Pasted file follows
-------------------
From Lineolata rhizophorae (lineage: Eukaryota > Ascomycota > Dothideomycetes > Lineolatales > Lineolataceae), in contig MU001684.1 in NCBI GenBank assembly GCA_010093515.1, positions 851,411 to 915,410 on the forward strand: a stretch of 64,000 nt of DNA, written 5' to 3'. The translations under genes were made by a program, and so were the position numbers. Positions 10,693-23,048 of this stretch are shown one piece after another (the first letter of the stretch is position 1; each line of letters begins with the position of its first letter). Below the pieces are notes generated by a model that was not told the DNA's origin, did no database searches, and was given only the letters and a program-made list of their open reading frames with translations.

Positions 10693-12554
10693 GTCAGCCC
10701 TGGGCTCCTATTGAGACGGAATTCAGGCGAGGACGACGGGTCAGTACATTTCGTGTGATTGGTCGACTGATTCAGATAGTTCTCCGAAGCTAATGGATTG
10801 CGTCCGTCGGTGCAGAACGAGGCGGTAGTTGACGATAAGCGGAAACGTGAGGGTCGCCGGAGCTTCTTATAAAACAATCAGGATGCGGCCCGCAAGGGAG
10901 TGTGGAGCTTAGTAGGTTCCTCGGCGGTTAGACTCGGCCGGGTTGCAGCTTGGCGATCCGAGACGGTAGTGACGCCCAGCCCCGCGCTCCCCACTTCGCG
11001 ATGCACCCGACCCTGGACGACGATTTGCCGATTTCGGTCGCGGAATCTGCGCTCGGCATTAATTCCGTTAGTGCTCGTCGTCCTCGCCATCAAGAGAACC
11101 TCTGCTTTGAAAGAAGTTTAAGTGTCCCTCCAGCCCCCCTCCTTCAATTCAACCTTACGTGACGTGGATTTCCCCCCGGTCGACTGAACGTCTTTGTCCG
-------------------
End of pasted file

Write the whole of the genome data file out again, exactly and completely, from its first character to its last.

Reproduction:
From Lineolata rhizophorae (lineage: Eukaryota > Ascomycota > Dothideomycetes > Lineolatales > Lineolataceae), in contig MU001684.1 in NCBI GenBank assembly GCA_010093515.1, positions 851,411 to 915,410 on the forward strand: a stretch of 64,000 nt of DNA, written 5' to 3'. The translations under genes were made by a program, and so were the position numbers. Positions 10,693-23,048 of this stretch are shown one piece after another (the first letter of the stretch is position 1; each line of letters begins with the position of its first letter). Below the pieces are notes generated by a model that was not told the DNA's origin, did no database searches, and was given only the letters and a program-made list of their open reading frames with translations.

Positions 10693-12554
10693 GTCAGCCC
10701 TGGGCTCCTATTGAGACGGAATTCAGGCGAGGACGACGGGTCAGTACATTTCGTGTGATTGGTCGACTGATTCAGATAGTTCTCCGAAGCTAATGGATTG
10801 CGTCCGTCGGTGCAGAACGAGGCGGTAGTTGACGATAAGCGGAAACGTGAGGGTCGCCGGAGCTTCTTATAAAACAATCAGGATGCGGCCCGCAAGGGAG
10901 TGTGGAGCTTAGTAGGTTCCTCGGCGGTTAGACTCGGCCGGGTTGCAGCTTGGCGATCCGAGACGGTAGTGACGCCCAGCCCCGCGCTCCCCACTTCGCG
11001 ATGCACCCGACCCTGGACGACGATTTGCCGATTTCGGTCGCGGAATCTGCGCTCGGCATTAATTCCGTTAGTGCTCGTCGTCCTCGCCATCAAGAGAACC
11101 TCTGCTTTGAAAGAAGTTTAAGTGTCCCTCCAGCCCCCCTCCTTCAATTCAACCTTACGTGACGTGGATTTCCCCCCGGTCGACTGAACGTCTTTGTCCG